New bill goes further than Florida law, censors school discussions around sexual orientation, gender identity, racial discrimination
Following the introduction yesterday of HB616, a new version of the “Don’t Say Gay, Don’t Say Trans” bill, in the Ohio House of Representatives, the Human Rights Campaign is working alongside parents and advocates to call on House Speaker Robert R. Cupp to stop this latest attack on the LGBTQ+ community.
The legislation, introduced by Representative Jean Schmidt and Representative Mike Loychik, is already opposed by the Ohio Chamber of Commerce, led by former Republican Congressman Steve Stivers. It would go further than previous efforts in other states and expands censorship of classroom discussion for K-12 students that touches on sexual orientation, gender identity, or the history of racial discrimination in the United States and the work done to move towards equality.
Human Rights Campaign Interim President Joni Madison issued the following statement today:
“Ohio deserves better. This bill does not solve any problems. It will not make life any easier for Ohioans who are trying to make ends meet. What it will do is impose a chilling effect on free speech in classrooms across the Buckeye State and make LGBTQ+ students and people of color feel marginalized at school, a place where they should have the opportunity to learn and grow up feeling respected for who they are.”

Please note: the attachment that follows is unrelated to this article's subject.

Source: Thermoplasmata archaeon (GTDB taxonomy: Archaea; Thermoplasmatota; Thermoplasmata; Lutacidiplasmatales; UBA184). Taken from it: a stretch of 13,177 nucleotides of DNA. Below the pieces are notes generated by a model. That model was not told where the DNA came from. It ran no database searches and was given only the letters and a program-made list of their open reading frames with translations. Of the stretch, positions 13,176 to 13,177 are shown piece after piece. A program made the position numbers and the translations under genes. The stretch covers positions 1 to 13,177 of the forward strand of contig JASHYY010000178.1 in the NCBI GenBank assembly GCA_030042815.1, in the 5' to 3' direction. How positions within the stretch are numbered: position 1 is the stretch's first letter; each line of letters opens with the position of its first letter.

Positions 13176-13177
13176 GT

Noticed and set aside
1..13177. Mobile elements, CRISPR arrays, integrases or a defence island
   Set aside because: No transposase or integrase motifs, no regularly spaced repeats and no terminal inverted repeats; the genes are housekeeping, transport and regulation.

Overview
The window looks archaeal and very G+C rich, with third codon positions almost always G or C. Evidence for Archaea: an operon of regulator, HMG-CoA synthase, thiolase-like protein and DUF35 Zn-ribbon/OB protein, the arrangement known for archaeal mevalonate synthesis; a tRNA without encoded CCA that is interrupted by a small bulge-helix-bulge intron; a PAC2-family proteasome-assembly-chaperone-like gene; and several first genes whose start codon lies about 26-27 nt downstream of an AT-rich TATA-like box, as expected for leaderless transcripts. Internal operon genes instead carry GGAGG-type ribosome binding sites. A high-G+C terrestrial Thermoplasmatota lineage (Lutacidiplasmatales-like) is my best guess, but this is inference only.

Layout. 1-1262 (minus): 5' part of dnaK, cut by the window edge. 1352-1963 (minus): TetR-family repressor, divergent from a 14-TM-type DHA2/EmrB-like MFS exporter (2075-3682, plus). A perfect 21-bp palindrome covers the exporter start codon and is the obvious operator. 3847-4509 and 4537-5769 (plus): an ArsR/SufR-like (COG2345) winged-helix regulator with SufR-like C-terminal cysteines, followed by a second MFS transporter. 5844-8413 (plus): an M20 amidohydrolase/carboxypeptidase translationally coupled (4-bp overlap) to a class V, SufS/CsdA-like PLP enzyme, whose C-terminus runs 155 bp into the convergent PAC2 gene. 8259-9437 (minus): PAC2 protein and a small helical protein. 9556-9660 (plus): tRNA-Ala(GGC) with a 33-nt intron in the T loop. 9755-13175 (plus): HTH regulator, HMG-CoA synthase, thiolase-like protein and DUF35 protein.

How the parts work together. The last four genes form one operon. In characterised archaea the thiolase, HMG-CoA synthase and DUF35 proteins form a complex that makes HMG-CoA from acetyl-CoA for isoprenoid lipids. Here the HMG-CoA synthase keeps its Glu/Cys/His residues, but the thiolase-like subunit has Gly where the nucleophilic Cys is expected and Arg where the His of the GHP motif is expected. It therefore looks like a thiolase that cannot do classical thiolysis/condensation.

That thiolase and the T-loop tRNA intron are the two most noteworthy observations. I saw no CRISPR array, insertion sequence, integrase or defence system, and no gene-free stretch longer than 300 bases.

“We should all be working together to make sure that all students feel safe and welcome in their schools. This bill will have exactly the opposite effect and go even further than Florida’s ‘Don’t Say Gay or Trans’ law in censoring speech in the classroom. Speaker Cupp needs to make clear that this extreme attack will not move forward in the Ohio House.”
Truth and facts still matter. Any efforts to censor conversations about race, gender, or sexual orientation are a threat to efforts to change hearts and minds as we fight for equality for all. Last week, in Florida, Governor Ron DeSantis signed a “Don’t Say Gay or Trans” law that ostracizes LGBTQ+ students. The legislation introduced yesterday in Ohio goes even further by banning the teaching of so-called “divisive concepts”, which includes curricula on intersectionality and diversity, equity, and inclusion. Teachers would be unable to obtain continuing education credits from programs that supposedly endorsed these concepts, which could result in the loss of their teaching licenses. The bill also bans the use of instructional materials on sexual orientation and gender identity in kindergarten through third grade, and would ban them in higher grade levels if taught in a way that has not been clearly defined by legislators.
Media interested in speaking with Human Rights Campaign State Legislative Director and Senior Counsel Cathryn Oakley should reach out to email@example.com.
The Human Rights Campaign is America’s largest civil rights organization working to achieve equality for lesbian, gay, bisexual, transgender and queer people. HRC envisions a world where LGBTQ people are embraced as full members of society at home, at work and in every community.
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